“PWYP-Uganda is greatly impressed with our parliamentary debates and resolutions, aimed at cleaning and strengthening our Oil and Gas sector. This is a positive step towards ensuring accountability and transparency. Uganda cannot afford to lose one more dollar to corruption because it has cost us a lot in terms of poor service delivery and loss of lives. I am particularly impressed that the debate was bi partisan and we hope that this unity in discussing issues of national importance will be maintained

These corruption claims must be investigated fully and independently and if found true, the culprits must be punished. Tullow should be investigated too and reports made public. Unfortunately, the president is already saying that the bribery claims are false!  PWYP-U will be issuing another press statement next week, stating our positions on the different issues that have come up this the oil debates started.”


Tearfund hands UK Treasury 10,000 postcards asking for stronger publish what you pay rules in Europe

On 11 October Tearfund handed the UK Treasury thousands of postcards sent in by citizens/christians urging for strong disclosure rules for extractive companies at the European level. This action was part of Tearfund’s Unearth the Truth campaign, which also included an online petition to Chancellor George Osborne, calling for the UK to champion disclosure rules in Europe. You can sign the petition here. Tearfund is a Christian relief and development agency and member of PWYP-UK. You can find out more about their work here and more about their campaign unearth the truth here


Africa Steering Committee holds its first meeting

On October 4-5 2011 the PWYP Africa steering committee held its first meeting. Part of the focus of the meeting was on establishing a protection mechanism for civil society activists, an initiative which began at the Kinshasa Africa regional meeting in May 2011. Indeed, this mechanism is more important than ever following recent news that activists in Central African Republic were detained for 6 days in September and in Equatorial Guinea the Minister of the Interior suspended a civil society training workshop.

The committee also outlined elements of governance. The committee is to have a rotating chair and vice-chair, held by a francophone and Anglophone committee member, for six months at a time. The current chair is Steve Manteaw, Representative of Anglophone West Africa and vice-chair is Gilbert Maoundonodji, Representative of Central Africa.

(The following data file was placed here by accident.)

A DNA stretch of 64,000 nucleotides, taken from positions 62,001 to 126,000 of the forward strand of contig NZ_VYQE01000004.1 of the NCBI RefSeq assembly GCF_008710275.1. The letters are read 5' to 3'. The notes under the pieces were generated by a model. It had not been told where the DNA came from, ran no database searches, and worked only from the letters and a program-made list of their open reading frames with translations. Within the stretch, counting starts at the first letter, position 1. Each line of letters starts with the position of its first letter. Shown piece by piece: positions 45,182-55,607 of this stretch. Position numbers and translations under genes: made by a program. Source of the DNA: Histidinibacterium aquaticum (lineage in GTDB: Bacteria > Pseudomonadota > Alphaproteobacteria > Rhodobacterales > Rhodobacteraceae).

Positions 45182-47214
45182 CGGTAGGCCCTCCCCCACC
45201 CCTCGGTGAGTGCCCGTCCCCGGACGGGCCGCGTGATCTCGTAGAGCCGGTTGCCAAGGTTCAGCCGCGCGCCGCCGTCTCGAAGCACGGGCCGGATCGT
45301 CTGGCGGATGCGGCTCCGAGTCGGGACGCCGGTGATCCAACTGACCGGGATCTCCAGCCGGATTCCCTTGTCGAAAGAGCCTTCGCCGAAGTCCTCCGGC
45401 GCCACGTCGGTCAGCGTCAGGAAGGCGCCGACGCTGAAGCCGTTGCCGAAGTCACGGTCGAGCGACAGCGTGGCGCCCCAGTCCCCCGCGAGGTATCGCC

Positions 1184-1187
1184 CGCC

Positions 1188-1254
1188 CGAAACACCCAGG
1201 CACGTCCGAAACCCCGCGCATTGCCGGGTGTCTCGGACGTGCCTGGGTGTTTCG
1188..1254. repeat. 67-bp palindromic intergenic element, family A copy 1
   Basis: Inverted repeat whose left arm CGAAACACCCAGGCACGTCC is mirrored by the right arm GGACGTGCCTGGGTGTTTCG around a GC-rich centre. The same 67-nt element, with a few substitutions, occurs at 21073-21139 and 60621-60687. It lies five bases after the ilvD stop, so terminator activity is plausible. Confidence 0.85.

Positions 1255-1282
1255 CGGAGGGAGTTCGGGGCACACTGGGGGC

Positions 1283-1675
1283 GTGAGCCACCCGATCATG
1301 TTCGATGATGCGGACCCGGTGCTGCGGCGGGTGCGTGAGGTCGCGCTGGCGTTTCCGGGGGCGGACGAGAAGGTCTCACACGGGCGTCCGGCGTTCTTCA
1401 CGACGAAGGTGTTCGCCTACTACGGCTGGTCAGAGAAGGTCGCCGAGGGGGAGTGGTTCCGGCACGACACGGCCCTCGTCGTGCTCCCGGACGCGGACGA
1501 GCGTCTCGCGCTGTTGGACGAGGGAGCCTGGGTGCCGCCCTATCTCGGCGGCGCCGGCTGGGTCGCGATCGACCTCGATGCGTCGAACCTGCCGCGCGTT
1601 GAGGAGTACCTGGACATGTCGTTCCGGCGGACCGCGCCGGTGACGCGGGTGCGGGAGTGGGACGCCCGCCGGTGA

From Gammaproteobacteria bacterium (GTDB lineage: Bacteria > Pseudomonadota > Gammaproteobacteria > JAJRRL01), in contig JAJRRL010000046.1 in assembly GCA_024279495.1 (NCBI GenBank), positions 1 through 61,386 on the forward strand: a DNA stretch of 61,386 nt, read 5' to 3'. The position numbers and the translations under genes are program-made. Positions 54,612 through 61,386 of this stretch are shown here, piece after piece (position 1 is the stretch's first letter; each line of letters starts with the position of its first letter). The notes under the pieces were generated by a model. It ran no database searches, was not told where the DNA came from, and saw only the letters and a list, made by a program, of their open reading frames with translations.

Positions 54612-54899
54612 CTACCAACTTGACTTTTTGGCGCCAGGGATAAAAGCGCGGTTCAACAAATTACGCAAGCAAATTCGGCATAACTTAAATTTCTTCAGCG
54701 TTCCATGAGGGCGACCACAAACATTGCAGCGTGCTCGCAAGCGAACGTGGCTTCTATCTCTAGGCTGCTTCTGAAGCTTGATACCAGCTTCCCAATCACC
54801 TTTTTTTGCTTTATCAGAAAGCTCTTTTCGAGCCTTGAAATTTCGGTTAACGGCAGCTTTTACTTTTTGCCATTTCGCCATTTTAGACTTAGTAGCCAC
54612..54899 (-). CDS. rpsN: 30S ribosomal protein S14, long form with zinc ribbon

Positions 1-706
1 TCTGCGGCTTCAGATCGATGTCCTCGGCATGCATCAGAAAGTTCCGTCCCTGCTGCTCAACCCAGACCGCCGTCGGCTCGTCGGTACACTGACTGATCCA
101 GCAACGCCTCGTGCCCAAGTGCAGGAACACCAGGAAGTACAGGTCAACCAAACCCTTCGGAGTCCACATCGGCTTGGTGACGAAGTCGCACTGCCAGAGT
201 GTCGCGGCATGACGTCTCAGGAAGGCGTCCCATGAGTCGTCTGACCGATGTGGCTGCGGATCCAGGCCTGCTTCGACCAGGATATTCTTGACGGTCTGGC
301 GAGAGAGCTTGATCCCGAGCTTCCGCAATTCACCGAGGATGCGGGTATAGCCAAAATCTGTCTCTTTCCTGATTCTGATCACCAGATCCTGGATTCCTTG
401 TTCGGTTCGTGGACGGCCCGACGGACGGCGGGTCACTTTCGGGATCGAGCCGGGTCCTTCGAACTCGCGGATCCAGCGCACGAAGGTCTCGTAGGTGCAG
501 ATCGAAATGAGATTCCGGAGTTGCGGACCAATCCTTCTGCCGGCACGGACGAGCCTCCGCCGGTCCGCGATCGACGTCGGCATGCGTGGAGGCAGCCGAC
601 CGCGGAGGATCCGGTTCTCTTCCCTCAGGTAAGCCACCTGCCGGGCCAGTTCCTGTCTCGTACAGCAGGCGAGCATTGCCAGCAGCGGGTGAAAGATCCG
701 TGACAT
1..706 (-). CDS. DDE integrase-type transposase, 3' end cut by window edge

In a press conference, the PWYP Africa steering committee also called for Ghana to expand beyond the demands of EITI and move towards contract disclosure. PWYP Africa also made recommendations on the EITI which it will be bringing to the EITI board meeting next week in Jakarta.

To read more about the press conference click here  and here.

To read the Africa Steering Committee’s declaration please click here.

To read the Africa Steering Committee’s statement on the protection of civil society activists please click here

98 of the FTSE 100 use tax havens, reveals ActionAid report 


ActionAid’s report Addicted to tax havens found that after the banking sector “oil and mining companies comprise the other big group of tax haven users. BP and Shell have almost 1,000 tax haven companies between them, including more than 100 in the Caribbean (hardly a major source of oil). The extractive industries often operate in developing countries, where natural resources play a central economic role.”  

Interestingly although BP and Shell use so many tax havens, Mexican-based Fresnillo, one of the world’s largest silver and gold miners, was one of only 2 companies in the FTSE 100 found not to use tax havens.
This is an excellent piece of work on companies involved in all sectors on the FTSE 100 and builds upon PWYP Norway’s Piping Profits report on oil, gas and mining companies. ActionAid used a definition of a tax haven put forward by the Government Accountability Office of the United States Congress of “Jurisdictions Listed as Tax Havens or Financial Privacy Jurisdictions” in addition to Delaware in the US and the Netherlands.

ActionAid is calling on the British government to urgently rethink its current proposals to relax UK anti-tax haven rules and is urging the UK to ensure the G20 takes the decisive action it promised on tax havens at the London summit in 2009.

An additional recommendation is for the EU, OECD and G20 – especially at the Cannes summit in November 2011– to create global accounting standards that require companies to break down their accounts on a country-by-country basis.

Check out their FTSE 100 tax haven tracker map which lets you sort by country, sector and name of company.


We regret to inform you that Modibo Keita, who worked for FOE and PWYP Mali, passed away on 4 October 2011. Our thoughts and condolences go out to his family and friends.


Nous regrettons de vous informer que Modibo Keita, chargé de projets au FOE et membre de PCQVP au Mali, est décédé le 4 octobre 2011. Nos sincères condoléances à ses amis et à sa famille.